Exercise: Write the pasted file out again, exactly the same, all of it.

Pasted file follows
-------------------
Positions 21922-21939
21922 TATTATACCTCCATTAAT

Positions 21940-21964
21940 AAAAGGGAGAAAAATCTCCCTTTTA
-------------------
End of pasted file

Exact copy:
Positions 21922-21939
21922 TATTATACCTCCATTAAT

Positions 21940-21964
21940 AAAAGGGAGAAAAATCTCCCTTTTA